Professor of Climate Scientist and Meteorologist, Edward Hanna, spoke at the British Antarctic Survey (BAS) ‘Atmosphere-Ice-Climate’ seminar at on 21st March 2017, Cambridge.
His talk was on “Arctic climate change – mid latitude circulation and extreme weather linkages”. Professor Hanna has published around 100 research papers in international peer-reviewed journals, which have attracted over 4,500 citations according to Google Scholar (February 2017). He has led an international team to reconstruct Greenland Ice Sheet surface mass balance, the results of which have been used by the Intergovernmental Panel on Climate Climate, on which he was a Contributing Author on their 2013 Fifth Assessment Report.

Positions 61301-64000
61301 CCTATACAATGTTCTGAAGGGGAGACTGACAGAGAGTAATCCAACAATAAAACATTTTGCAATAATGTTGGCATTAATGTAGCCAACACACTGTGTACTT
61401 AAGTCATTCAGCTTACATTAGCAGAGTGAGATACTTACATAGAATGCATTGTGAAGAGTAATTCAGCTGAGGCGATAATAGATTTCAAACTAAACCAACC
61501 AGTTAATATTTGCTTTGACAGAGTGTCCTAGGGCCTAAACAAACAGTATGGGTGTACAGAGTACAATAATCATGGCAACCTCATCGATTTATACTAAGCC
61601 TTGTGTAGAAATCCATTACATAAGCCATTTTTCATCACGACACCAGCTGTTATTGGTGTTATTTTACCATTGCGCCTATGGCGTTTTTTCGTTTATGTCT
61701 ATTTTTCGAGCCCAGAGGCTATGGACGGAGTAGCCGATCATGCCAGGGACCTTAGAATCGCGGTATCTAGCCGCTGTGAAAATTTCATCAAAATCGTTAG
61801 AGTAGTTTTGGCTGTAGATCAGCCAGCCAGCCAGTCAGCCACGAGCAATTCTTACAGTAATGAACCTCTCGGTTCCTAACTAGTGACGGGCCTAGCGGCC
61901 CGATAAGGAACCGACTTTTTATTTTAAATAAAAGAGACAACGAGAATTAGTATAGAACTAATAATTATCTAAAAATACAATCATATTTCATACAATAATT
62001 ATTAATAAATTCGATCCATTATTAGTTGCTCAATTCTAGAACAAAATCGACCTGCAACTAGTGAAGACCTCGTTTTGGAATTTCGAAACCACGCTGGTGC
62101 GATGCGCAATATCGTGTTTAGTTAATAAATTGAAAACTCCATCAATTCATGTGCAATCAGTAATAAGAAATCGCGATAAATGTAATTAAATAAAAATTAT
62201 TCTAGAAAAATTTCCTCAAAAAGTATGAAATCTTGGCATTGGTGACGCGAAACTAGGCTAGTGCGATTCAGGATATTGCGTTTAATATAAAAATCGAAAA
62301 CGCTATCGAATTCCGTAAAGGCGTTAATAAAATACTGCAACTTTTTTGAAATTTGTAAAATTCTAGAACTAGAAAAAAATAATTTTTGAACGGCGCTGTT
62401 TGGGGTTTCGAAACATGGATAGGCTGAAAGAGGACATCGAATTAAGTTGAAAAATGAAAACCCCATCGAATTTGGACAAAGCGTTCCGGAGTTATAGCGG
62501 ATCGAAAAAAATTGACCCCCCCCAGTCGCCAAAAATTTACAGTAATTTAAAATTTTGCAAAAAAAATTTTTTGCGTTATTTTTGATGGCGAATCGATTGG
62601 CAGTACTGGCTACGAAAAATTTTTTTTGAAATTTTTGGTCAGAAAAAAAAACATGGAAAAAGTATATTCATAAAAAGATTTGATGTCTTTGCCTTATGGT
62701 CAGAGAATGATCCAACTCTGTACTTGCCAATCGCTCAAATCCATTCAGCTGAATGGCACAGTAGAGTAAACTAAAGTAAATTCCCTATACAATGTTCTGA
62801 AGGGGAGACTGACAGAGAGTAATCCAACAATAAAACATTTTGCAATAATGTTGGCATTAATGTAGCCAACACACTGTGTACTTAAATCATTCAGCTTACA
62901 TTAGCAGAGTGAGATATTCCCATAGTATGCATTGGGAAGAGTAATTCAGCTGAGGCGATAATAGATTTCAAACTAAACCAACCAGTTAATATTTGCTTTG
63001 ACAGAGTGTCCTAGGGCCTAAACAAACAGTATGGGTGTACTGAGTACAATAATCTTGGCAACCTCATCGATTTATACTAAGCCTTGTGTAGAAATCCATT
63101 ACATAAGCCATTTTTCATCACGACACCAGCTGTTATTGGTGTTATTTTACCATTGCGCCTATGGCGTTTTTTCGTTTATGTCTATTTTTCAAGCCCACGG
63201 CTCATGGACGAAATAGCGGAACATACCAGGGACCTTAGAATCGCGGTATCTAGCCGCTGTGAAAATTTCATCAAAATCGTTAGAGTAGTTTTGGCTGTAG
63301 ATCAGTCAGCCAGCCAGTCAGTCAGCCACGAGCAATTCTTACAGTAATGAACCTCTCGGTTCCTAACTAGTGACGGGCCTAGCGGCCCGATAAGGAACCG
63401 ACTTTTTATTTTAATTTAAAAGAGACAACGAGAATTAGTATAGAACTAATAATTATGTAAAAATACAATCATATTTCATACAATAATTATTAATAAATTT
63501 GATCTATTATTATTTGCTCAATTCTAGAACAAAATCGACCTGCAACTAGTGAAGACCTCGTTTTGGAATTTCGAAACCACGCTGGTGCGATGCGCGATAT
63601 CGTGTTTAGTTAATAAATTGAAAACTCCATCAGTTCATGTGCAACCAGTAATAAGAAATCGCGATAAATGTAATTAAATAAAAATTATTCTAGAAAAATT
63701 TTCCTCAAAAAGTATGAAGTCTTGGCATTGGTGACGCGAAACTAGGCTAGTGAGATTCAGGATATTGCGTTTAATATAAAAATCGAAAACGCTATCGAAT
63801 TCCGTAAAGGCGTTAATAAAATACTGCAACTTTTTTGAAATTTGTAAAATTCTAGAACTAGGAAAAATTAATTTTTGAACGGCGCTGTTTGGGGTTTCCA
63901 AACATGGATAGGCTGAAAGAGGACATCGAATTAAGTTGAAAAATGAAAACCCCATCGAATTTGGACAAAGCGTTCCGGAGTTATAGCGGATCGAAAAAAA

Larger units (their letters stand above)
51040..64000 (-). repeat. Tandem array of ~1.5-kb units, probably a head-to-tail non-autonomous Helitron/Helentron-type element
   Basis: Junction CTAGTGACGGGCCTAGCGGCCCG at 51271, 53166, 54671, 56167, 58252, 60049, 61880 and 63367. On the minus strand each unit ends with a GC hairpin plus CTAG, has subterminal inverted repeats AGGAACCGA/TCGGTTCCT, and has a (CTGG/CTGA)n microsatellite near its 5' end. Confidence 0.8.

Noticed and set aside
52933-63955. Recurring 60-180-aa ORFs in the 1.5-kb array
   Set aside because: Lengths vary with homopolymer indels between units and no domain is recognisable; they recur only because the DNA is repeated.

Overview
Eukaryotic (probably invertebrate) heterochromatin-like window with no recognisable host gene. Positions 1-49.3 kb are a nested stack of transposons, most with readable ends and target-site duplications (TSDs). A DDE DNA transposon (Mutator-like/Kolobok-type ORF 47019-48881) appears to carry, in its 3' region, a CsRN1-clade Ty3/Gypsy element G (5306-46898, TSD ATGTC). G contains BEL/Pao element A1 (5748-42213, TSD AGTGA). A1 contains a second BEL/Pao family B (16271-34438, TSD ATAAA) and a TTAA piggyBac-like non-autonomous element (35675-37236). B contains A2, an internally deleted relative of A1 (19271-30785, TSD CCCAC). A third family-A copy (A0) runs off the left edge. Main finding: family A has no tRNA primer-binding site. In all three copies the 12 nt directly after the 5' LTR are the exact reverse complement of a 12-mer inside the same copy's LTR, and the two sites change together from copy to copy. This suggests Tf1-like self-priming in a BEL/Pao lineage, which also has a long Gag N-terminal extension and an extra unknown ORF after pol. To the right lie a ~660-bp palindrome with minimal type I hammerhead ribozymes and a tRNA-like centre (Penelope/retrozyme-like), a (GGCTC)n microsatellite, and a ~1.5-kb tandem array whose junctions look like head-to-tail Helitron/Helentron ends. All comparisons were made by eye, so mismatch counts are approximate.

“Amplified warming has recently occurred in the Arctic and is linked with dramatic declines in Arctic sea-ice and mass loss of the Greenland Ice Sheet. At the same time, over the last decade, there has been a notable clustering of extreme weather events in the Northern Hemisphere mid-latitudes, which in the UK (and wider north-west Europe) has included at times record cold/snowy winter weather, and at other times unusually wet, stormy winters, as well as some record wet summer spells. Unusually cold and snowy winter weather was also often seen in the eastern US and in Siberia, while Greenland experienced record warmth in summer 2012, leading to a record surface melt and mass loss of its ice sheet. In the UK and wider Northwest Europe there has been a notable increase in the year-to-year variability of winter weather conditions over the last few decades (sometimes cold and snowy, sometimes wet and stormy), which reflects an striking shift in the atmospheric polar jet stream over the North Atlantic. In summer there has been a significant increase in high-pressure blocking over Greenland in the last 10-20 years, which is linked to a more southerly average jet-stream flow. This lecture will explore how these recent changes in Arctic climate and extreme weather further south may be linked through jet-stream changes. There is a tendency at times for a more amplified (north-south waving) jet-stream flow, which encourages greater exchanges of air masses between mid and high latitudes and is sometimes related to more stationary and persistent mid-latitude weather patterns. Continued global warming through human-enhanced greenhouse gases will most likely spring further surprises. Therefore we will conclude by exploring how mid-latitude extreme weather may respond to continued Arctic climate change during the rest of the 21st Century.”